What would a long-dead 20th century Hall of Fame coaching legend know about 21st century audiovisual technology?
If my dreams are to be believed, the answer is quite a bit.
It started with a free television. It’s a fact of modern life that most free televisions are big, heavy pieces of junk taking up valuable space in someone’s basement. The sentence, “Hey, do you want this TV?” really means “Please haul away this big, heavy piece of junk taking up valuable space in my basement.”
But this one was just a couple of years old. It was a large flat screen and even though it was produced by a manufacturer I was unfamiliar with, it appeared to be a perfectly good TV. Still, I was skeptical.
“ Anything wrong with it?” I asked
“ Nothing,” he said. “I just don’t need it anymore. The sound isn’t that great but everything works.”
So, I became the owner of a free TV. I took it home, plugged it in and turned it on. “The sound isn’t that great” was a bit of an understatement, along the lines of “The Titanic had a small mishap on its maiden voyage” or “President Lincoln didn’t enjoy the play.”
While the picture was superb, the sound was tinny and scratchy, akin to a bad transistor radio. I couldn’t determine if it was an A or an E when someone bought a vowel on “Wheel of Fortune” until after Vanna was done and that’s no way to go through life.
I figured out what I needed: A sound bar, or a relatively inexpensive (when compared to a home theater setup) external speaker system to replace the built-in fuzz-makers on my free TV.
A couple of clicks and a relatively small ding in the debit card later, I was waiting for a sound bar to arrive from a faraway land. In a few days, it did.
“ Yes,” I exclaimed. “No longer will I have trouble with my vowels.”
That evening, I unpacked the sound bar, which came with a small, confusing set of instructions that appeared to have been translated from Chinese to English, then perhaps to Korean and back to English again. I wired this way and that, getting the Bluetooth and built-in FM receiver to work, but no matter what I did, I could not get the TV to play through the sound bar.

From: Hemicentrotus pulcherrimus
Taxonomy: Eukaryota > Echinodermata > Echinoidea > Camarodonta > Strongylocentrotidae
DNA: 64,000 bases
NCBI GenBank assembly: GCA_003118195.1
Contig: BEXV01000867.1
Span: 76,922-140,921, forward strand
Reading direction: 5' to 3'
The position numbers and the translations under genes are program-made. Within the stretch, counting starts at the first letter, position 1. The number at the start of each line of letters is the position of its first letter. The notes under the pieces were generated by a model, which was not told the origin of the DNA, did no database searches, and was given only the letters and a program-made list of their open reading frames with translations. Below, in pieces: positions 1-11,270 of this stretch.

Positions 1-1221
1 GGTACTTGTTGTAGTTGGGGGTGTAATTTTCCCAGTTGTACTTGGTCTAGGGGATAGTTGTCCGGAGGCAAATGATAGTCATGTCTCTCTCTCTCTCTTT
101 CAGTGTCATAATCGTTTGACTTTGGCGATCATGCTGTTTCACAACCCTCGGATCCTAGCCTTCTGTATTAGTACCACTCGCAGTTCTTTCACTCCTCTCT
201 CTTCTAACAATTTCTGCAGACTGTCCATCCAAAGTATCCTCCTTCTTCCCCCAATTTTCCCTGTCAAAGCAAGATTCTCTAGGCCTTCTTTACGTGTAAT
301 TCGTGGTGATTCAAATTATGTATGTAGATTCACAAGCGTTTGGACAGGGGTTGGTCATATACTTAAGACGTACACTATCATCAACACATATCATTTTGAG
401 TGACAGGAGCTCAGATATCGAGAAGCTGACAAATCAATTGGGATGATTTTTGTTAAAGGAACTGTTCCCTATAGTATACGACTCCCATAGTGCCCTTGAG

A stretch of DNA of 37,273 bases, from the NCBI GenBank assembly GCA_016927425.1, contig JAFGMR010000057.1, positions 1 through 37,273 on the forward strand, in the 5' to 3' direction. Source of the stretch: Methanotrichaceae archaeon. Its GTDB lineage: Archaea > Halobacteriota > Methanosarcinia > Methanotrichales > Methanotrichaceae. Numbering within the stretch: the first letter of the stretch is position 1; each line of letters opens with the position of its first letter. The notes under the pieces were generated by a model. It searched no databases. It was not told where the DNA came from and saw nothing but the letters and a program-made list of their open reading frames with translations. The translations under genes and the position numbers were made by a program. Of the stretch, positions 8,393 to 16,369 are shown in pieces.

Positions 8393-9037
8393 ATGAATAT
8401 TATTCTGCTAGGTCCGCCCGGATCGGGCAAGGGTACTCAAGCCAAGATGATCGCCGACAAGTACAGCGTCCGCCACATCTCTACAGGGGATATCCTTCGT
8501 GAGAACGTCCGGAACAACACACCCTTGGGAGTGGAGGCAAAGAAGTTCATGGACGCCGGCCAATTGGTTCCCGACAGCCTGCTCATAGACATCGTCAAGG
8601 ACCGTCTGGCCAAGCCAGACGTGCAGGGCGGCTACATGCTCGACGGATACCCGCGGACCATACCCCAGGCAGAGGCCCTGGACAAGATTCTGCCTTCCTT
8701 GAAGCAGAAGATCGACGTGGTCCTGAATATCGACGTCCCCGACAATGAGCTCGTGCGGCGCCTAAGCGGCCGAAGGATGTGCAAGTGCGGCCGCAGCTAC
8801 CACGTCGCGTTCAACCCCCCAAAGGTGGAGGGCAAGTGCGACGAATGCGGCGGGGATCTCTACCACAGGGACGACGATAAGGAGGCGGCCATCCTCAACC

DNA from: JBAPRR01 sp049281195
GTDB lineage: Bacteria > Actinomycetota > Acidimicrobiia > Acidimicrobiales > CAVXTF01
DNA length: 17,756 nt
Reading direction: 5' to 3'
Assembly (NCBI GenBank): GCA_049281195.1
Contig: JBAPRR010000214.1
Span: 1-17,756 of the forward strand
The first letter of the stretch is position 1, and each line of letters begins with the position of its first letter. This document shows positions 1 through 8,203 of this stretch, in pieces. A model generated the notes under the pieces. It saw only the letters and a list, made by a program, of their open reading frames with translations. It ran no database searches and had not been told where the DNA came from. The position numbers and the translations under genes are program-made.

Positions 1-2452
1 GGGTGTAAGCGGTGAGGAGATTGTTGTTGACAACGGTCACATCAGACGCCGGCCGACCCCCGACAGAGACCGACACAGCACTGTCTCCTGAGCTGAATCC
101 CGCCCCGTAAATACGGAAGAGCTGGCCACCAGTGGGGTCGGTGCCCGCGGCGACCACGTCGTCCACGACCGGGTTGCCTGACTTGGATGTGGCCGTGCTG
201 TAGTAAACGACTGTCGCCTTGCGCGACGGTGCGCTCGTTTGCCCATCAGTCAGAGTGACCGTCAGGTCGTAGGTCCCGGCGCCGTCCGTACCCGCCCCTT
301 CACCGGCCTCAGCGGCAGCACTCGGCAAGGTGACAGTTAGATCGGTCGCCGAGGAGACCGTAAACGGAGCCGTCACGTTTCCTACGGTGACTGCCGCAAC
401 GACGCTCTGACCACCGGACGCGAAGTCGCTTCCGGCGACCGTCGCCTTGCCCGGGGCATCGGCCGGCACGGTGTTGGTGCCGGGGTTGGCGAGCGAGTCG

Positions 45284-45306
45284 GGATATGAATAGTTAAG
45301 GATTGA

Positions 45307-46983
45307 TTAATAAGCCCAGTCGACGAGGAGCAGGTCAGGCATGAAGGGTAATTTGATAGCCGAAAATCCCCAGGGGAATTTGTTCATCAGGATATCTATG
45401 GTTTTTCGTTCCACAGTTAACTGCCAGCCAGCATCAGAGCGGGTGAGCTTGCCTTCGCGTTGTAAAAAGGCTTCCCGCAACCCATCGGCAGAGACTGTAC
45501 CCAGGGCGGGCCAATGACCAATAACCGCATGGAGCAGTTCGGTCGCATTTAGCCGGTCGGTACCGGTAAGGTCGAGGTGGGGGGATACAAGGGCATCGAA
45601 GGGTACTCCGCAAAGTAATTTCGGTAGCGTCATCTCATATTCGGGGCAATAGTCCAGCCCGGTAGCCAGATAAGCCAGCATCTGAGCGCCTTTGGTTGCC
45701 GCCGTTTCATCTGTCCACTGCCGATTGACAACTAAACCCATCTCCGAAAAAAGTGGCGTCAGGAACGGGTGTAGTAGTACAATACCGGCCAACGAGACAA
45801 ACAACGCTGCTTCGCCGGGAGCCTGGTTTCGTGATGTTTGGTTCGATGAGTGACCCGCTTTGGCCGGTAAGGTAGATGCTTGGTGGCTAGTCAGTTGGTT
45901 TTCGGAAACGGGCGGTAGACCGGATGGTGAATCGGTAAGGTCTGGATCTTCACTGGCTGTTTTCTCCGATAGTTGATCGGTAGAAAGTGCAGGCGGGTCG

After many profanities uttered and several beverages consumed, I gave up and went to bed. Sometime in the night (and as odd as this sounds, it is what happened) the late former Green Bay Packers Coach Vince Lombardi, who died in 1970, came to me in a dream and told me how to wire the sound bar.
This was unusual in several ways. First, I’m not a big Green Bay Packers fan. Also, famous dead people do not regularly appear to me and I have little belief in “the power of dreams” or similar mumbo jumbo. In addition, I’m not sure how Vince Lombardi would know anything about technology developed decades after he went on to call power sweeps in the great beyond.
But there he was, those glasses, that gap-toothed grin (he was sans the trademark hat), and he told me exactly what I was doing wrong. He wasn’t a jerk about it either.
I bolted awake at 8 a.m. and remembered his directions perfectly. I marched into the other room, placed the wires just as Vince Lombardi told me and, by golly, the sound bar worked as it should.
So, I got a free TV, a pretty good sound bar and a nice visit in the dream world with Vince Lombardi, Hall of Fame coach, audiovisual guru and all around good guy. Not a bad deal at all.
Scott Hollifield is editor/GM of The McDowell News in Marion, N.C. and a humor columnist. Contact him at firstname.lastname@example.org.